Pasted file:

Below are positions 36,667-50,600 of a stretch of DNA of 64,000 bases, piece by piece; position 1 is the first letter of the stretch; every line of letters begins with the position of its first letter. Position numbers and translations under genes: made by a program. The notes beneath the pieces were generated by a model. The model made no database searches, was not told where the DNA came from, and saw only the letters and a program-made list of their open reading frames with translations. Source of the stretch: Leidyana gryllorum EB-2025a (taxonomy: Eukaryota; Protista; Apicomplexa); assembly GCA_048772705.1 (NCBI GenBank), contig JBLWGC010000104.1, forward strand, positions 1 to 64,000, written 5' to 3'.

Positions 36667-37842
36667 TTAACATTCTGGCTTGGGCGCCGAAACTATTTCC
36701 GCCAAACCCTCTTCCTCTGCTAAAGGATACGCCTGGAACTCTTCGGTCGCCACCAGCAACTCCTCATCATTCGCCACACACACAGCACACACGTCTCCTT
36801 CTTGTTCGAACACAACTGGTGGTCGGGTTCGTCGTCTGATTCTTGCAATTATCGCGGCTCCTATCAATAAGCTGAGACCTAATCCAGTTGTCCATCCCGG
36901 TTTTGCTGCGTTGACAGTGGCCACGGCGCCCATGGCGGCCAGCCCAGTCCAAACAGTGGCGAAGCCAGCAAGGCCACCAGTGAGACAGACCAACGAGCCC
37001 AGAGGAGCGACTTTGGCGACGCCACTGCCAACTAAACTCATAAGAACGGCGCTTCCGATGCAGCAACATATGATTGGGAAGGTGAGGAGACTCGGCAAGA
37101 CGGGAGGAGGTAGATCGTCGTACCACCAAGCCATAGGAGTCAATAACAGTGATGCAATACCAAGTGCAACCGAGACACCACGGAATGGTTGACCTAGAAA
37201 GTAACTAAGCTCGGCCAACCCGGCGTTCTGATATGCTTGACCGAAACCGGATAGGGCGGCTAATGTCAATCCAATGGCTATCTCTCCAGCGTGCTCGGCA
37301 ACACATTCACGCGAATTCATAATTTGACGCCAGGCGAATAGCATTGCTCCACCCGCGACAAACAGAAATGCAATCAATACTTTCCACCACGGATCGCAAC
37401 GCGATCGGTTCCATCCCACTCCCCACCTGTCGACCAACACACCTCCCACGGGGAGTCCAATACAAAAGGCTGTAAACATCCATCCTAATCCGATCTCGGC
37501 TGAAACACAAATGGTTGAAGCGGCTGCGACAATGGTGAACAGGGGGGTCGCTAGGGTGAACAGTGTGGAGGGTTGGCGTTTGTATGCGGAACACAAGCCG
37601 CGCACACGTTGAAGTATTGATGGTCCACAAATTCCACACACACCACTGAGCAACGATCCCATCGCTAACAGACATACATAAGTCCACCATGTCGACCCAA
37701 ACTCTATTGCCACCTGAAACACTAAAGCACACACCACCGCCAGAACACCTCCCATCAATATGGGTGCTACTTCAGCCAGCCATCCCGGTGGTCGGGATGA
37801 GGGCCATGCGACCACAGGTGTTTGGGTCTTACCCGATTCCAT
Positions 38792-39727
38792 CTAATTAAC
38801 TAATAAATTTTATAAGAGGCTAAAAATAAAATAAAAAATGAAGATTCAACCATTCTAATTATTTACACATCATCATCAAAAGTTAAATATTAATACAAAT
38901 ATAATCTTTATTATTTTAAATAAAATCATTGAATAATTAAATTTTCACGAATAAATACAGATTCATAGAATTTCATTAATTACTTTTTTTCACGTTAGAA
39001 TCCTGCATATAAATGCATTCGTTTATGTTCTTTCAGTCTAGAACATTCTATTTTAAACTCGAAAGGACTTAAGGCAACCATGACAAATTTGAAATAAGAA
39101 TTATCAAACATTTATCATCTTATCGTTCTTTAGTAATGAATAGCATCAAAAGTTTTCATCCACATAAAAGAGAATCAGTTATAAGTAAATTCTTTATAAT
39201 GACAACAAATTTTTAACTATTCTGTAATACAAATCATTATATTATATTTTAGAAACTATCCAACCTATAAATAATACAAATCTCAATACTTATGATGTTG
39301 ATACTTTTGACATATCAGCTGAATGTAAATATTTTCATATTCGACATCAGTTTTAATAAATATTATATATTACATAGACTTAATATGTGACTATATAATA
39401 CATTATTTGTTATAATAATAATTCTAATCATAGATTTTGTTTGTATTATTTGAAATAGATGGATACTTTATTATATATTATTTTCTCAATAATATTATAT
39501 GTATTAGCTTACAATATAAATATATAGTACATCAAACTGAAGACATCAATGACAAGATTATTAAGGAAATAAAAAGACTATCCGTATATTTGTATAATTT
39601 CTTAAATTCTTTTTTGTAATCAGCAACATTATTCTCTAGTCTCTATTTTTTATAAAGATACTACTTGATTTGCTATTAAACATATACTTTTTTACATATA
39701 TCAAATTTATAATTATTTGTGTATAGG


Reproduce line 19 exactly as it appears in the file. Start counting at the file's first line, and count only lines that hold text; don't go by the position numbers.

38901 ATAATCTTTATTATTTTAAATAAAATCATTGAATAATTAAATTTTCACGAATAAATACAGATTCATAGAATTTCATTAATTACTTTTTTTCACGTTAGAA